April 30, 2021
In one of the early surprises of the draft, the Eagles were able to snag Heisman Trophy winner and stud wide receiver DeVonta Smith — but they did it by trading up with their hated rivals in Dallas, making sure one of their divisional opponents couldn't take him before their pick at No. 12. The method to get there may have been a little strange, but they ultimately made a selection that pretty much everyone will be excited about.
If you watched basically any college football over the last two years, Smith was inescapable. And if you somehow missed the boat anyway, it'll be easy enough to play catch up.
You would be hard-pressed to find a guy who put together a better collection of clips than Smith did last season. You don't become the first receiver to win the Heisman Trophy in decades without some eye-popping production, and Smith dominated the college ranks even while sharing touches with a collection of first-round receivers while at Alabama.
Playing alongside Henry Ruggs, Jerry Jeudy, and Jaylen Waddle in 2019, Smith managed to lead the Crimson Tide in receiving yards and touchdowns anyway. Choosing to stay an extra year, Smith's bet on himself paid off in a big way, putting up a monster season on increased volume that ended with a statement game: 12 receptions, 215 yards and three touchdowns in the National Championship Game against Ohio State. Worth noting that those numbers did not require Smith to play a full game, as he exited with a hand injury in the second half of a blowout Bama victory.
Within that single game, you saw a lot of what allowed Smith to have a special season to close out his college career. Smith eats up yards every which way, beating opponents off of the line with excellent route running and release form while posing a YAC threat when he's used in pre-snap motion or thrown screen passes. And just for good measure, he's a home run threat at almost all times:
Smith does basically everything there is to do as a receiver with a high level of fluidity, making the game look easier than it is. He consistently came up with difficult catches in traffic against tough SEC opponents, thanks in large part due to soft hands and terrific body control. But those tough catches often weren't necessary — when Smith was able to find gaps in defenses, his long strides allowed him to glide past the final level of defense and take it to the house for six points.
It's noteworthy that the only thing people can hold against Smith is his size, which is a noteworthy concern to be sure but a giveaway of how complete he is otherwise. He can kill teams in all areas of the field, serving as your big-play threat, your first-down machine, or the gadget guy out of the backfield. He can even boost the special teams unit as a return man, another area where he shined in spite of the portfolio of talent at Alabama.
Let's be clear, there are very few lowlights for this guy from his time at Alabama. Screw it, let's throw some more highlights in here:
What do scouts think of Smith? Everyone seems to love what he brings to the table, they just can't seem to shake concerns about how his playing weight will impact his production at the pro level.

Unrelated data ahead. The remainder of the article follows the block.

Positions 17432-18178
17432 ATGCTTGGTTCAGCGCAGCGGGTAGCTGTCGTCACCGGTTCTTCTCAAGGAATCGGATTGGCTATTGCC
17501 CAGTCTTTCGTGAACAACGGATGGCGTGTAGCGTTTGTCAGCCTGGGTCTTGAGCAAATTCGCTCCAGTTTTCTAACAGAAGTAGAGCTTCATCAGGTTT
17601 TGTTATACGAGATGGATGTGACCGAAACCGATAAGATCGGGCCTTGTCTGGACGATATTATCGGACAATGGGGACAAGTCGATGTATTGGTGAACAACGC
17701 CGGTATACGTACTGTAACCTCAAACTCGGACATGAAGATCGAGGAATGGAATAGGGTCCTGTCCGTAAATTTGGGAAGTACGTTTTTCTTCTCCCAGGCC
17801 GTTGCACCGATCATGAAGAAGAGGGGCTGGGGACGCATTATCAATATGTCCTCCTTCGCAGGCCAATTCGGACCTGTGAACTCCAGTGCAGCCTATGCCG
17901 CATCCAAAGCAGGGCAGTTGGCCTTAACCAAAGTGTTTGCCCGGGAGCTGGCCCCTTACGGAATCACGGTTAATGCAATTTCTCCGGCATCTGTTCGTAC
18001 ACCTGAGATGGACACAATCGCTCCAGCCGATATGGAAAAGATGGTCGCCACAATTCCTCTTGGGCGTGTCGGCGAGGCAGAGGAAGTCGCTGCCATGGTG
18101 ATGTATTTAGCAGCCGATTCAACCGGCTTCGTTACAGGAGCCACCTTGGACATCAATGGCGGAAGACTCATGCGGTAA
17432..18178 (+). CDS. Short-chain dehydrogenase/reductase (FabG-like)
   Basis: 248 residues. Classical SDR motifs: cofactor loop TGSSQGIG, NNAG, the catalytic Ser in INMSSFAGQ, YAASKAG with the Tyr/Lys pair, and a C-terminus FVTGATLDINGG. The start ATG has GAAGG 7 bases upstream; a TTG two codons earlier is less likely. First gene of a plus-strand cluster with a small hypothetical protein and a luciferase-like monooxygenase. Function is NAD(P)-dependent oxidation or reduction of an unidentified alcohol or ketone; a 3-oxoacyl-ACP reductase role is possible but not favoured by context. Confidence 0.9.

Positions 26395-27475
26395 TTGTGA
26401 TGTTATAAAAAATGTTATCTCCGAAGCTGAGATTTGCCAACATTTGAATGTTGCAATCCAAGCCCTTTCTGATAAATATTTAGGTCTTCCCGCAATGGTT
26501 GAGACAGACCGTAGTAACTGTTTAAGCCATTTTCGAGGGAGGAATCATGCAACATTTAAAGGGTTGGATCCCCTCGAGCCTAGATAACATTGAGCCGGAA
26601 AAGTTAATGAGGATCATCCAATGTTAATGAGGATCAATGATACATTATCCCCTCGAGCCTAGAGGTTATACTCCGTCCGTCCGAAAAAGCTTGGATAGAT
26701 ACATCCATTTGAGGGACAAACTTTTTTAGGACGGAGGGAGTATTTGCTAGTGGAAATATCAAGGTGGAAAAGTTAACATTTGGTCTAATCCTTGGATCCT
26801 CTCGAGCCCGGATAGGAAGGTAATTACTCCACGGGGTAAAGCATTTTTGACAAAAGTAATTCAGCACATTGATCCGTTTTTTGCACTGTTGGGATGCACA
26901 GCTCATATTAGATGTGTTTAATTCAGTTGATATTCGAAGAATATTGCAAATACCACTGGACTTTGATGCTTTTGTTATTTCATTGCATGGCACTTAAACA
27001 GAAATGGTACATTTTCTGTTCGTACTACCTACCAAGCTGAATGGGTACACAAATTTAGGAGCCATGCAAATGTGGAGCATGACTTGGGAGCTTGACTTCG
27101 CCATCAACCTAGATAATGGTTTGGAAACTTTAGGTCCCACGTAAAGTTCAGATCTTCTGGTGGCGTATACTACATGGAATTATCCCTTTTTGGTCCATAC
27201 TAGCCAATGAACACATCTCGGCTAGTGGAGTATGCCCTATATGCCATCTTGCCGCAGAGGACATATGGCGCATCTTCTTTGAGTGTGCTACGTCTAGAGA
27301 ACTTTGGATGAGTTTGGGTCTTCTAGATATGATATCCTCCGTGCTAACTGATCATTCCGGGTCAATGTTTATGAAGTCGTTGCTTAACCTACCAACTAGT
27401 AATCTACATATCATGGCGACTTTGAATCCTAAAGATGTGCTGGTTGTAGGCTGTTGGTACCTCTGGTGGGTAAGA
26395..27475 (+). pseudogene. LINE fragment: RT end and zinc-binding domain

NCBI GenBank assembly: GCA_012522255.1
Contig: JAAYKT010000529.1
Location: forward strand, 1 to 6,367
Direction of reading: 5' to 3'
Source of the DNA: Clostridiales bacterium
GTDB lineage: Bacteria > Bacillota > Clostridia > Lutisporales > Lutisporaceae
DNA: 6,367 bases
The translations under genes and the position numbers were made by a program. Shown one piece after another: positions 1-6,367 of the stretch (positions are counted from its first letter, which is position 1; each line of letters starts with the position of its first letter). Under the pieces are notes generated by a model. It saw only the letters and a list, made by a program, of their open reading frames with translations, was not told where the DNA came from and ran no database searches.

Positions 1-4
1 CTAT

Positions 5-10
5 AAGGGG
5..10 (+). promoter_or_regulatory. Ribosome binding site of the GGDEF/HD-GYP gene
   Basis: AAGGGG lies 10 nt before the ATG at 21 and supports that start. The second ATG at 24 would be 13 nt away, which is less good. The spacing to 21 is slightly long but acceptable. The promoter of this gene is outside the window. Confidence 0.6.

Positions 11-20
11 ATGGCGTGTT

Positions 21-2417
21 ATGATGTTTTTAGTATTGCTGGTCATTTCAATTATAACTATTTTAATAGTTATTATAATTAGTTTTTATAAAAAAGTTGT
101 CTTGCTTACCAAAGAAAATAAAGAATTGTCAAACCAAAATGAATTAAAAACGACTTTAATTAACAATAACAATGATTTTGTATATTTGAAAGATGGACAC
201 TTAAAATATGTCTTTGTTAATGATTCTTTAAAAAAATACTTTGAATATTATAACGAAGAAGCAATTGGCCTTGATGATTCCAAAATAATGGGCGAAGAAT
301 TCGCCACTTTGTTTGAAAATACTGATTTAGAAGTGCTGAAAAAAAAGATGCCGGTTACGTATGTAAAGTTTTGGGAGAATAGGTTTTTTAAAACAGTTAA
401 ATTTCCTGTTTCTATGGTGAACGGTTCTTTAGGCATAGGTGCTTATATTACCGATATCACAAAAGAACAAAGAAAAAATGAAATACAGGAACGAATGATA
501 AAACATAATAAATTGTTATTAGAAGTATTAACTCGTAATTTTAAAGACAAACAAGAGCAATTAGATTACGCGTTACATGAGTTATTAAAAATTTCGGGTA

Danny Kelly of The Ringer had Smith ranked No. 6 on his pre draft big board, raving about the accolades Smith piled up at Alabama, only dinging him for strength/size concerns:
Smith has quick feet with a smooth, effortless gait—he accelerates quickly and he looks like a speed skater when he glides down the field. He can take the top off a defense and has excellent ball-tracking skills. He wins at the catch point with a combination of body control, strong hands, and springy leaping ability. He attacks the football rather than wait for it to arrive, and comes back to his quarterback when things break down. He notched just nine drops in his career. He gears down quickly to change direction as a route runner. The Crimson Tide star won’t offer much as a blocker. Smith may struggle to match up with bigger, strong corners at the next level. [Ringer]
NFL.com's Lance Zierlein is in a similar boat, and he made a fascinating cross-sport comparison, invoking the name of Golden State Warriors guard Steph Curry.
While Atlanta Falcons WR Calvin Ridley is my NFL comparison for Smith, I feel like a better comp might be Golden State Warriors superstar Steph Curry. Like Curry, Smith is thinner than you'd like and isn't the strongest player, but he has rare quickness, speed, and change-of-direction fluidity, and he creates separation from defenders seemingly at will. He possesses an elite skill level for the position and can hit the defense from short, mid-range or deep. Smith has quietly been the most complete of the receivers at Alabama over the last two seasons and will give an NFL team the ability to mismatch him against the weak links either inside or outside in coverage. He's a detailed route runner with the athletic ability to really make them count, from a separation standpoint, and his ball skills are unquestioned. Smith has the football character, athletic gifts and upper-echelon skill level to become a long-time starter and Pro Bowl regular. [NFL.com]
That last bit contains another piece of important intel that scouts and NFL personnel seem to agree on: Smith is a high-character kid who is highly unlikely to flame out because he didn't work hard enough. When you are betting on someone to overcome limitations at the next level, especially limitations that have not slowed them down yet, you'd like it to be on someone who has the awareness and desire to shed those concerns over time.
Smith seems to be that exact sort of player and person. The Eagles are getting an ultra-productive, well-regarded player at a position of need. Tough to get upset about this pick.
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